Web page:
GEO3139 : Geographies of Mobility and Communications
- Offered for Year: 2017/18
- Module Leader(s): Professor Andrew Gillespie
- Owning School: Geography, Politics & Sociology
- Teaching Location: Newcastle City Campus
|Semester 2 Credit Value:||20|
The module aims to introduce students to the new sub-fields of the geography of mobilities and the geography of communications which have emerged over the past decade or so. These fields incorporate perspectives from urban, economic, historical, political, social and cultural geographies to investigate the roles and significance of mobility and communications in human society, including consideration of the technologies and infrastructures upon which mobility and communications depend. The module will also incorporate perspectives from the ‘new mobilities paradigm’ in the social sciences.
Outline Of Syllabus
The following themes will be covered in the module’s 24 lectures:
1. Introduction: Geography, mobility and communications - role of mobility and communications in societal change, historically and in the contemporary ‘network society’, and the implications of changes in mobility and communications for space and place (Lectures 1-2); the emergence of the distinct sub-fields of the geography of mobility and the geography of communications, and their relationships to the longer established sub-field of transport geography (Lecture 3).
2. Modes of mobility and communications – consideration of the historical and contemporary geographies of walking and cycling, train travel, auto-mobility, aero-mobility and of new forms of ‘virtual mobility’ enabled by technologies such as the Internet and mobile telephony (Lectures 4-8).
3. Infrastructures of mobility and communications – consideration of the key network infrastructures that have enabled mobility and communications: railway networks; road networks and motorways; airline networks and airports; and the broadband communications infrastructures of the Internet (Lectures 9-12).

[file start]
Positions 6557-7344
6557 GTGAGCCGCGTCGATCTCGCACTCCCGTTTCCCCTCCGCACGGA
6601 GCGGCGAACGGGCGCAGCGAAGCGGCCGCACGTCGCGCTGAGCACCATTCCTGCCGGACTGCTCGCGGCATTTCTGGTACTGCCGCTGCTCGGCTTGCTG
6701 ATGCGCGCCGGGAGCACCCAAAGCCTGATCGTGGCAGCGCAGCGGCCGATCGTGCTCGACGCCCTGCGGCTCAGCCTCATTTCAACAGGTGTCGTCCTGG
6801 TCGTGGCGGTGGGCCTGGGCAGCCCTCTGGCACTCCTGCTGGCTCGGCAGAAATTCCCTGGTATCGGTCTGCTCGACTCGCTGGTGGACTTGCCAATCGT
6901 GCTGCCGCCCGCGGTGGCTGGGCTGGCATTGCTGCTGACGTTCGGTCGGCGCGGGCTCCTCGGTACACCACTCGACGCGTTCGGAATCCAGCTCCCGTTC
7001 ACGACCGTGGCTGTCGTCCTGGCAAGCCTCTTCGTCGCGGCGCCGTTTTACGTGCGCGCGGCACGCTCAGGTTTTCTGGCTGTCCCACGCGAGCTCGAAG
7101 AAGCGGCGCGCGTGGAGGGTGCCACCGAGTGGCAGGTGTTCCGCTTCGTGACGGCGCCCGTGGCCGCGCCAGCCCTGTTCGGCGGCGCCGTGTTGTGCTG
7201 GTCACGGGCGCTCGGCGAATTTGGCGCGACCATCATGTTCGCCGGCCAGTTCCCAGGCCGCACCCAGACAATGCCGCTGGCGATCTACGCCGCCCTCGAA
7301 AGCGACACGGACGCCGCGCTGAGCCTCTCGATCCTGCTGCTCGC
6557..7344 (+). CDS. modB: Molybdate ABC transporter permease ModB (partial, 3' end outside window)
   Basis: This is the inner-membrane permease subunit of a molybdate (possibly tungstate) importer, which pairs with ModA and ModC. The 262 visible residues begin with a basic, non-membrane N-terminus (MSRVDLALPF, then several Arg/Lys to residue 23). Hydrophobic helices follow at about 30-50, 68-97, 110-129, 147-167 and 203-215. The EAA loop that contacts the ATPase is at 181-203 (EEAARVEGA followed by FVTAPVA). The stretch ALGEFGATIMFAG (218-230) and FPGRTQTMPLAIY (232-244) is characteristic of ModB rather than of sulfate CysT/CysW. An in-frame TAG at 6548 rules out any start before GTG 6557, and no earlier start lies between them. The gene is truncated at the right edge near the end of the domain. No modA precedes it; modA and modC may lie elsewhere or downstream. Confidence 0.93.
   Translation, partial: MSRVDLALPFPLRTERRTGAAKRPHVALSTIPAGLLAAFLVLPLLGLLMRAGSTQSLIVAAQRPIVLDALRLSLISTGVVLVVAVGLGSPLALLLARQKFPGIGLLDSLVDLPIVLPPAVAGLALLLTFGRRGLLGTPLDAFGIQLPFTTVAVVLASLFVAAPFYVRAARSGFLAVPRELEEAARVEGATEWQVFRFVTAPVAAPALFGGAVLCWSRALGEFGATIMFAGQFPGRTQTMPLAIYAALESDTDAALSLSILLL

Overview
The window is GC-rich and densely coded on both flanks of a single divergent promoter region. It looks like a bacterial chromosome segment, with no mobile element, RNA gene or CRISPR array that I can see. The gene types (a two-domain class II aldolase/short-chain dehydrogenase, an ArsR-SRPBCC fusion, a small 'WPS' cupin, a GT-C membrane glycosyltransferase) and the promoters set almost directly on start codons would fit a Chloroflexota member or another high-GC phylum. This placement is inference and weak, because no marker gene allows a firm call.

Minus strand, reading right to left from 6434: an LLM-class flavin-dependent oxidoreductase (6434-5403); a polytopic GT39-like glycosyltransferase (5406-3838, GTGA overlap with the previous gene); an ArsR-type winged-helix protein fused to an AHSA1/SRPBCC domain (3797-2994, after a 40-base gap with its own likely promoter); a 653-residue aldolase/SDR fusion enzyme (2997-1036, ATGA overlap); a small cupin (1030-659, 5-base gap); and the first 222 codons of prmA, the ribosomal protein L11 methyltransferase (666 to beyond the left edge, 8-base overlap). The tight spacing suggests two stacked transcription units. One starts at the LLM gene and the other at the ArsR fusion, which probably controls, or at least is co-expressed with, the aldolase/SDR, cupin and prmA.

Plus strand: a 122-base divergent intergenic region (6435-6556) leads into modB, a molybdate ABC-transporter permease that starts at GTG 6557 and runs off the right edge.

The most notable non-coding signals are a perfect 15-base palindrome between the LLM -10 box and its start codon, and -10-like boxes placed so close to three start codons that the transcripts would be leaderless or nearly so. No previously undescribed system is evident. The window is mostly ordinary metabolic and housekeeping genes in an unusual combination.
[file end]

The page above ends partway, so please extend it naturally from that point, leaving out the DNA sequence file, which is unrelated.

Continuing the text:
4. Economic geographies of transport, mobility and communications – role of transport and communications in underpinning past commercial and colonial empires; mobility, communications and globalisation; transport and development; geographies of commuting and business travel; geographies of digital ecosystems; geographies of e-commerce (Lectures 13-18).
5. Mobility, equity, environment and cities – mobility rights and inequalities; digital
divides; mobility and the environment; ‘sustainable mobility’; mobility and cities (Lectures 19-22).
6. Revision lectures – (Lectures 23-24)
|Scheduled Learning And Teaching Activities||Lecture||24||1:00||24:00||N/A|
|Scheduled Learning And Teaching Activities||Small group teaching||6||1:00||6:00||N/A|
|Scheduled Learning And Teaching Activities||Workshops||1||2:00||2:00||N/A|
|Scheduled Learning And Teaching Activities||Drop-in/surgery||4||1:00||4:00||N/A|
|Guided Independent Study||Independent study||1||164:00||164:00||N/A|
Teaching Rationale And Relationship
Lectures introduce, develop and illustrate the core conceptual, theoretical and empirical content of the module.
Small group teaching, in the form of seminars, focus on particular case studies, and provide an opportunity for more interactive student-led discussion and debate.
The workshop links to the essay assessment
The drop-in/surgeries provide an opportunity for discussion and problem-solving in addressing course material.
The format of resits will be determined by the Board of Examiners
|Written Examination||120||2||A||60||Prepared exam. Students to write 2 essays in 2 hours in formal exam conditions, from a choice of 6 given to students 1 week earlier|
Assessment Rationale And Relationship
The prepared exam is an essay writing task to be completed in exam conditions in an exam hall but students will be given the questions one week in advance. This will enable students to develop sophisticated essays based on focused research and planning in the time leading up the exam. This format tests not only writing ability but also assesses ability to conduct focused academic research, ability to use journals and databases to develop strong and well supported arguments. This format also enables students with learning difficulties to take more time to read and process the questions and to plan answers.
The assessed Essay tests the students’ ability to explore a subject in-depth, demanding critical reading and writing skills and an ability to gather and synthesise material and to formulate a rigorous argument.
Resit info: 3hr 3q unseen exam.
- Reading List Website : rlo.ncl.ac.uk